Building a New Normal
When I watch movies, particularly disaster movies, I always wonder, as the credits roll, what happens next. So, there was some cataclysmic event — now what? Do things go back to the way they were? I understand there’s an inherent theme of hope in most of these films; we will rebuild, we will overcome adversity, we will persevere. However, in light of recent developments, it has forced me to reflect on the nature of the restoration that these films gravitate toward.
I think there is a conception that, maybe due to the relative brevity of the current set of circumstances, that the new normal looks like the old one. That the frame of reference on the end state of what we are building toward is reflective of the same way we interacted and inhabited the world around before this all began. There are some aspects of what we are experiencing now that make me question this from a strategy standpoint.
First, having to embrace technology for online meetings has dramatically shifted our attitudes about how we can interact with each other and stay connected. We are open to, aware of and engaging new frequencies and modes communication, teaching, learning and exchanging information that seemed to exist in the fringes or in extreme cases only a few months ago.
Next, the psychology around how we are productive is shifting. The flexibility afforded through use of these online tools reduces or eliminates the time it takes to drive someplace for a meeting, increases the opportunity for a wide range of resources and materials to be readily accessible and allows us to immediately resume our workday following meetings and interactions with each other.
There has been a stigma around “working from home” for many years and that has been effectively eliminated by the new model of distributed offices. Conversations that used to center around making sure people are working from home when they say they are has shifted to conversations about the actual need for office space and opportunities to reduce this type of overhead. In some cases, this is a large factor in the difference between a small business being able to survive or not.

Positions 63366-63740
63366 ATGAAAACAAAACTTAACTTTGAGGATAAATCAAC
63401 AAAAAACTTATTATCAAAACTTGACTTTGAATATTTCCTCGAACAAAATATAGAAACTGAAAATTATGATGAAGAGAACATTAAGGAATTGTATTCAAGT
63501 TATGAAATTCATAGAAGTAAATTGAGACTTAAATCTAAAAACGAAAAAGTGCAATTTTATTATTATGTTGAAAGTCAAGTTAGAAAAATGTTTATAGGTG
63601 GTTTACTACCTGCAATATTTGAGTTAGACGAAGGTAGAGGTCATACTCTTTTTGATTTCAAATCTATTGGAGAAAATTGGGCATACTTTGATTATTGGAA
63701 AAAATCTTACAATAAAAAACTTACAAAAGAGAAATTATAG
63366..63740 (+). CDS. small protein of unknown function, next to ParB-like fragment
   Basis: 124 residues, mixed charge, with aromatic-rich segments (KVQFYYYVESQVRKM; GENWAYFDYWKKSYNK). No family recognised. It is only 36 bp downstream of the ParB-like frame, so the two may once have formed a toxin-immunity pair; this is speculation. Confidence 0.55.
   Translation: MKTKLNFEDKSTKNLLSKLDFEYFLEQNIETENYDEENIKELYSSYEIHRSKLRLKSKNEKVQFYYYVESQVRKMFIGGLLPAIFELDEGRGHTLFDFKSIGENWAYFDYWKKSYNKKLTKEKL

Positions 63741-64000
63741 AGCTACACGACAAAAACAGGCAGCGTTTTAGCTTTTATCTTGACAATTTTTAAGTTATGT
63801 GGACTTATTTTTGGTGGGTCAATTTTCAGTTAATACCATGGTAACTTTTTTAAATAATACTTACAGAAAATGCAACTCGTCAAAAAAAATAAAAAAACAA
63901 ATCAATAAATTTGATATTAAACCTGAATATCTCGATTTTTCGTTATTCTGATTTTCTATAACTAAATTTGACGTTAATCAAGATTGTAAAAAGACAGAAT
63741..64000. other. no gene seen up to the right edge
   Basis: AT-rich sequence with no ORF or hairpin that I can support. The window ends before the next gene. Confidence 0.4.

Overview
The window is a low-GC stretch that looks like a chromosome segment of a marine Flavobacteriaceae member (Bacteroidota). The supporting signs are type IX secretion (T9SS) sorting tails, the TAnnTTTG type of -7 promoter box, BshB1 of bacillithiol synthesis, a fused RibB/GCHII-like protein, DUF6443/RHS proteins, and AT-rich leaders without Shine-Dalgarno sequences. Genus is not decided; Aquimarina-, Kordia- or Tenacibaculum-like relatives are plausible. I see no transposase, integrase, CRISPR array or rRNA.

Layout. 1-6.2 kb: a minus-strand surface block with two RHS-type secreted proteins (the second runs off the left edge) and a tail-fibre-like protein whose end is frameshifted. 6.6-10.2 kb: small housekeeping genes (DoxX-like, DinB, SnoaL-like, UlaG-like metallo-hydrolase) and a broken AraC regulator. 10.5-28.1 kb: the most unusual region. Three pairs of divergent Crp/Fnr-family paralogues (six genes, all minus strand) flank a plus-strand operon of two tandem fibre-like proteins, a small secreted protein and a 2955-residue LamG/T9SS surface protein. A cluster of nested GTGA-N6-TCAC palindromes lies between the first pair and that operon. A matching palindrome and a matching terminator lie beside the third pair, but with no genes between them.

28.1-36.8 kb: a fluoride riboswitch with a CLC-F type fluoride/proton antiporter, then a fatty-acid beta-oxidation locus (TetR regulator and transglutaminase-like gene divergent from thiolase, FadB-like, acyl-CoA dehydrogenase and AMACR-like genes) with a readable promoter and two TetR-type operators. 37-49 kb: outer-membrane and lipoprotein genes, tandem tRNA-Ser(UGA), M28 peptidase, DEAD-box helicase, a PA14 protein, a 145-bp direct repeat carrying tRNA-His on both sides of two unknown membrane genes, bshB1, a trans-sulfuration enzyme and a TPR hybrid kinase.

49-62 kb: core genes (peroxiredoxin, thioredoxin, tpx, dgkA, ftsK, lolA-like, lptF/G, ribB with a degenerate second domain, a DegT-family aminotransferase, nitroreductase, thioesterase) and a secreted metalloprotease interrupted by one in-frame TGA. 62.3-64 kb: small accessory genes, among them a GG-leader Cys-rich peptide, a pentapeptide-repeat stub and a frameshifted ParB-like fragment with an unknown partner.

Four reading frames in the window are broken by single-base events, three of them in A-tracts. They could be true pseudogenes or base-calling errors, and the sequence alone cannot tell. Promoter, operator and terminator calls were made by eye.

There is an opportunity for us to question what our new end state looks like throughout all of this. I have no doubt that we will come through this stronger in many ways, particularly if we learn from what we are experiencing. We will indeed rebuild and return to some sort of normal, but if we design the new normal with intention, rather than just a restoration of previous conditions, we can build a better normal. One that discards archaic or outmoded conventions and embraces all we have learned from recent experiences. Rather than becoming victims of circumstance, we can utilize our circumstances as strategic tools to rebuild with nuance and context.
The thing I enjoy most about disaster movies is the hope they inspire, and the strategic planner in me hopes that the choices they make to rebuild demonstrate that they aren’t simply recreating what was there before. They are creating a better version, something future-facing and thoughtful. It gives me hope throughout all of this that the new normal will be better than the old. We will leverage the creativity, innovation and open-mindedness that continues to get us through a turbulent time. We will persist as we work to define what the new normal looks like for all of us.
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Joe Benesh is the President and CEO of The Ingenuity Company, located in Des Moines. The Ingenuity Company specializes in Strategic Planning, Diagramming, Organizational Design Thinking, and Leadership/Change Facilitation. He also teaches strategic planning at the University of Iowa in the MBA Program.